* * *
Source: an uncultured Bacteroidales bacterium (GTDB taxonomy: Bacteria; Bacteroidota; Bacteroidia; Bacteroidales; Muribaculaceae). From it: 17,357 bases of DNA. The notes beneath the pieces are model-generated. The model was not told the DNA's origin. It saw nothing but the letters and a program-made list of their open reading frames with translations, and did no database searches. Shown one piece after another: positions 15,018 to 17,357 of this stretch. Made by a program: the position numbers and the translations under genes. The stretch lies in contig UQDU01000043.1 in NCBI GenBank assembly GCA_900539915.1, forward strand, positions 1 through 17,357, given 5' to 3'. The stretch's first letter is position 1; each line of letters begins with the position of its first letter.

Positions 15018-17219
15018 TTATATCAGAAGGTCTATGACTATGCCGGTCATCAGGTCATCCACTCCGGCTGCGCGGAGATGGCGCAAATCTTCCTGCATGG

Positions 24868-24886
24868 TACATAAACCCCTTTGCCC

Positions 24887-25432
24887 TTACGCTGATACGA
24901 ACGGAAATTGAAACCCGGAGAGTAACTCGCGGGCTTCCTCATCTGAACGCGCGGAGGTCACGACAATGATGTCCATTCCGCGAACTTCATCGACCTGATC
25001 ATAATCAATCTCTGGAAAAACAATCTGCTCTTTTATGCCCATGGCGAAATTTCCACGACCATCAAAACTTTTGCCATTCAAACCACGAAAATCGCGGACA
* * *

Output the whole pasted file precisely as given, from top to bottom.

Source: an uncultured Bacteroidales bacterium (GTDB taxonomy: Bacteria; Bacteroidota; Bacteroidia; Bacteroidales; Muribaculaceae). From it: 17,357 bases of DNA. The notes beneath the pieces are model-generated. The model was not told the DNA's origin. It saw nothing but the letters and a program-made list of their open reading frames with translations, and did no database searches. Shown one piece after another: positions 15,018 to 17,357 of this stretch. Made by a program: the position numbers and the translations under genes. The stretch lies in contig UQDU01000043.1 in NCBI GenBank assembly GCA_900539915.1, forward strand, positions 1 through 17,357, given 5' to 3'. The stretch's first letter is position 1; each line of letters begins with the position of its first letter.

Positions 15018-17219
15018 TTATATCAGAAGGTCTATGACTATGCCGGTCATCAGGTCATCCACTCCGGCTGCGCGGAGATGGCGCAAATCTTCCTGCATGG

Positions 24868-24886
24868 TACATAAACCCCTTTGCCC

Positions 24887-25432
24887 TTACGCTGATACGA
24901 ACGGAAATTGAAACCCGGAGAGTAACTCGCGGGCTTCCTCATCTGAACGCGCGGAGGTCACGACAATGATGTCCATTCCGCGAACTTCATCGACCTGATC
25001 ATAATCAATCTCTGGAAAAACAATCTGCTCTTTTATGCCCATGGCGAAATTTCCACGACCATCAAAACTTTTGCCATTCAAACCACGAAAATCGCGGACA